Immigration is a phenomenon that severely affects Africa. The continent is not only a migrant transit territory towards Europe and North America but is itself a land of migration. This is what the statistics of the International Organization for Migration confirmed, reported Fides News Agency on December 28, 2018.
In 2017, globally, 258 million people left their country to seek better living conditions elsewhere, but only 35 percent traveled south-north. In Africa, 19.4 million Africans have emigrated to their continent.
“The phenomenon of migration inside the African continent is little known,” explained Fabrizio Cavalletti of the Africa desk of Caritas Italian. “It is a complex phenomenon in which we find people fleeing their countries for political reasons, wars, violence, but also because they seek greater economic security, without forgetting that, now, we are also witnessing a return flow of Africans who, after seeking fortune in Europe and failing to integrate, try to rebuild their lives in their own country or in neighboring countries.”
To respond to these needs, the Archdiocese of Dakar and Caritas Senegal gave life in 1995 to the Point d’Accueil pour Réfugiés et Immigrés (Pari), an orientation center for the dozens of migrants present in Senegalese territory. Over the years the project has found the support of some European Caritas, including the Italian one.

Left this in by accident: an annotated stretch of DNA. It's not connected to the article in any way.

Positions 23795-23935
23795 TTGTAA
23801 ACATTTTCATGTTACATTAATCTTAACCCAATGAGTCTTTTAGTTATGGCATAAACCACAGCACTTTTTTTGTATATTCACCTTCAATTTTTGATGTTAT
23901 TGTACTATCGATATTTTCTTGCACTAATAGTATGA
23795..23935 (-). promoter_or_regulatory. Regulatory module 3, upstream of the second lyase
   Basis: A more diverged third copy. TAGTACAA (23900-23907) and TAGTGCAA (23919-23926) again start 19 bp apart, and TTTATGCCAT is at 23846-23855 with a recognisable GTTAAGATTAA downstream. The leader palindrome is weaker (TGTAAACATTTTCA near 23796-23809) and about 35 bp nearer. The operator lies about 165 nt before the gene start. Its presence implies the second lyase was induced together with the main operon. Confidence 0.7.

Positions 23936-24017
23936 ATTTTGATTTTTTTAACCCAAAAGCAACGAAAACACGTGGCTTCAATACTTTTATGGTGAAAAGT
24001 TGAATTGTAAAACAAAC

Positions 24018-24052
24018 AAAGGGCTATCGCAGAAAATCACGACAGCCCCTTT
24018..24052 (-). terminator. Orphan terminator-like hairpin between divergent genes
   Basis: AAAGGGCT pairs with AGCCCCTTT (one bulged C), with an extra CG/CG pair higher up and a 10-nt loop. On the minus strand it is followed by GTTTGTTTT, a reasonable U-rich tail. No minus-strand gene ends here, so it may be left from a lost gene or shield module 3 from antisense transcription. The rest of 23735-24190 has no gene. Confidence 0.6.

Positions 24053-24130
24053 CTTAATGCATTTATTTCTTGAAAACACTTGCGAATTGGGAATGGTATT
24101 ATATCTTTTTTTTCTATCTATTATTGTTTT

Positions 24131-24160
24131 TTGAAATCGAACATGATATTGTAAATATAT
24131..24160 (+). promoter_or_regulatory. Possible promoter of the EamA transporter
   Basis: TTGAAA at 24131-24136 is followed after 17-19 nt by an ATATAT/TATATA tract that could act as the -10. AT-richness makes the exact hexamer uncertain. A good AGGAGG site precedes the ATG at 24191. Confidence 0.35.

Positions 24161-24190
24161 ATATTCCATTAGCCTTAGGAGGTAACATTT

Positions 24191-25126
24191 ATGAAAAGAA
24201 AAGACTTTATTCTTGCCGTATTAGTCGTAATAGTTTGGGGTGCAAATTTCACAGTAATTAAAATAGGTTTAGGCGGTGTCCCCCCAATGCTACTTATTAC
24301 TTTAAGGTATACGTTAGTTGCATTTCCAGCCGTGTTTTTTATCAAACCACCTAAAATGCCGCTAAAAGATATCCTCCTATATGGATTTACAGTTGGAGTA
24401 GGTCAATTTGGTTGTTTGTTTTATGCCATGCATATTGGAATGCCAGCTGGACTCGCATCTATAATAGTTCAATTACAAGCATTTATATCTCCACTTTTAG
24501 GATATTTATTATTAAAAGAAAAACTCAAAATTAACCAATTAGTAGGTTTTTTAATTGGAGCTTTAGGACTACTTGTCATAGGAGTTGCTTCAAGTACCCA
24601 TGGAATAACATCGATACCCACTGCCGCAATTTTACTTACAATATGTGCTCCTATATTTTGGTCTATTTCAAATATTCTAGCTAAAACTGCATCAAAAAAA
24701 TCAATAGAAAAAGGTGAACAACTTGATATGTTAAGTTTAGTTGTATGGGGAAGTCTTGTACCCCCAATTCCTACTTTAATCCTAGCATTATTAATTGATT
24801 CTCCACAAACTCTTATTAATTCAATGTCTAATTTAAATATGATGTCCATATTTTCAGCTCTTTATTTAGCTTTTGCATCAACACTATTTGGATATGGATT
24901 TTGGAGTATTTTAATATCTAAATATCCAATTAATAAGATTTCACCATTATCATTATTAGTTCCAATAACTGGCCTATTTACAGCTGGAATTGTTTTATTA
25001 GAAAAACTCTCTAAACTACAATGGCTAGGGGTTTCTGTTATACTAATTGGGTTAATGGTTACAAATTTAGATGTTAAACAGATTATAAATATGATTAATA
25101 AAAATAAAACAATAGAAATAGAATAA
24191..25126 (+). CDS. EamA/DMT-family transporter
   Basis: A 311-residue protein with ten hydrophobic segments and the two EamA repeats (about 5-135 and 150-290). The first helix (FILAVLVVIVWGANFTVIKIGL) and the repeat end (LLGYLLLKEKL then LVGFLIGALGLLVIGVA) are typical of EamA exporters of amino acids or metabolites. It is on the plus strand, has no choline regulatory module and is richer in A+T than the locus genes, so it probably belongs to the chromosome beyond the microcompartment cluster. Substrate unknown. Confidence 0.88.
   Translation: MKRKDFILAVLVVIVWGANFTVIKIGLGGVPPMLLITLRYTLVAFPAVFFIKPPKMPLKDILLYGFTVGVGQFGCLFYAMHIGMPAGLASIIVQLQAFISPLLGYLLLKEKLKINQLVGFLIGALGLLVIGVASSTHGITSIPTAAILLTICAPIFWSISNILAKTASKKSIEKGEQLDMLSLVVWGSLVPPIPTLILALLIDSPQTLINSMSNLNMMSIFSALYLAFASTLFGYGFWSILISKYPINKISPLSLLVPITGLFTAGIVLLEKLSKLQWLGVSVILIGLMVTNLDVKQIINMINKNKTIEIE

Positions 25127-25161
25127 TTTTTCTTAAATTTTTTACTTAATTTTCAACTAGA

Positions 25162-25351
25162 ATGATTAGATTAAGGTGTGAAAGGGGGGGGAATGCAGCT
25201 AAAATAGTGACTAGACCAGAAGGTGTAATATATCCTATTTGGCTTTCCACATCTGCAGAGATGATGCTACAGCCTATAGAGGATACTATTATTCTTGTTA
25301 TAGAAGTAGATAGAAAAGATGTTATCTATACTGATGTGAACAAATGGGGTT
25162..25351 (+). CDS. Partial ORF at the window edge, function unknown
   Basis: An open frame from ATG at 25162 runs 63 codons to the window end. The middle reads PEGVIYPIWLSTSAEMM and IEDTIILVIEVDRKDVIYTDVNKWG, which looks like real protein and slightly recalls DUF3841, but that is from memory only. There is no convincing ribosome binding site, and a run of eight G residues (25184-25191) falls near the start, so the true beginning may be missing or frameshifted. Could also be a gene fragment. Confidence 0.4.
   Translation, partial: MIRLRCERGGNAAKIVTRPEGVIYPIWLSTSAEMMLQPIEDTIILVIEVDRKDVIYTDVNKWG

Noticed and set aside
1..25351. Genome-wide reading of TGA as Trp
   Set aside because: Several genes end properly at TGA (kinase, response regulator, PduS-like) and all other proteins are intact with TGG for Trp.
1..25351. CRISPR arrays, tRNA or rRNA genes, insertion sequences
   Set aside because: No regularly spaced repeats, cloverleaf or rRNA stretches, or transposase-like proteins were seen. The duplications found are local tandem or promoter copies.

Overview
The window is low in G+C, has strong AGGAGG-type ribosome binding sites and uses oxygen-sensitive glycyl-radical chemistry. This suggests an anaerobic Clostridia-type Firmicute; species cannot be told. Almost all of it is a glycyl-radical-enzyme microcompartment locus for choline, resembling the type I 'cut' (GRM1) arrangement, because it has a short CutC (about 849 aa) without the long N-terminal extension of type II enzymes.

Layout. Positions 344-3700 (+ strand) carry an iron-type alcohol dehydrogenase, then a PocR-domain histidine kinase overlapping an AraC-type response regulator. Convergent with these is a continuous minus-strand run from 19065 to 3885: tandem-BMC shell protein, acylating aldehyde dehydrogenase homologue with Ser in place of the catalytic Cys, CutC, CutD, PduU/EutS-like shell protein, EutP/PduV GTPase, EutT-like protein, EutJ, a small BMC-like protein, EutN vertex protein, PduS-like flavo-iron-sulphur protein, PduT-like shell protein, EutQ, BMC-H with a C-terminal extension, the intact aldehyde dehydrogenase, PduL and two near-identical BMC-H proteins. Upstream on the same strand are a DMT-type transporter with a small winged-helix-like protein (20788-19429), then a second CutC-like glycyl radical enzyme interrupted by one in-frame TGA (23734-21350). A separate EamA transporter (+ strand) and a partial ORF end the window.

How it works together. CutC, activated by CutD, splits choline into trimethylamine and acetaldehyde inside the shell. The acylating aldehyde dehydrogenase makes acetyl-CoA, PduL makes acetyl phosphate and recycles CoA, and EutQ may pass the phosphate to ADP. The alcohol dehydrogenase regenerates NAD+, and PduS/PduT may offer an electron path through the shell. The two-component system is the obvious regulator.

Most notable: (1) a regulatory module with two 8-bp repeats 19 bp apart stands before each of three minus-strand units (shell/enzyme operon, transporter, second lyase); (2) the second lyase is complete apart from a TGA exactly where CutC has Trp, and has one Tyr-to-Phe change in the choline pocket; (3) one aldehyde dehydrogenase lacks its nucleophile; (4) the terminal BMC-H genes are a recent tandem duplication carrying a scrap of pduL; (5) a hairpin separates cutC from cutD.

“This initiative,” Cavalletti said, “was not intended by the Catholic Church or by European institutions but was born on the initiative of the local Church, to respond to a theme increasingly felt in Senegal. It should be remembered that West Africa is the destination of 79% of African migrants that move in their continent.”
“Pari” is a hub of a complex network. In the structure, migrants are welcomed by national and international operators (including Italian volunteers who provide civil service to Caritas) who listen to their stories and, according to their needs, direct them to other centers run by state or international organizations. And it is in these centers that they find food, clothing, medical care.
“In 23 years, 26,000 migrants have been assisted, coming from 35 countries,” Cavalletti said. “Most of them are under 30 years of age. There are even many girls, some with children. Each person has a different history and physical condition. There are those who pass from Senegal to go to Europe and those who move from neighboring countries to seek better living conditions or Senegalese who come from the countryside to find work. These people, in general, are in good physical condition. But there are also men and women who return from long journeys through Libya and Niger and are exhausted both physically and psychologically.”
Caritas Senegal, in addition to its orientation activities, has given life to small projects in the agricultural, commercial and livestock sectors, to offer migrants job opportunities.
“The projects,” Cavalletti said, “intend to offer an opportunity to those who remain in Senegal, but more and more often those who pass through the country to go to the north need to work so as not to risk ending up in illegal trafficking. These projects offer opportunities for them. These initiatives are a first, partial attempt to respond to the epochal phenomenon of migration.”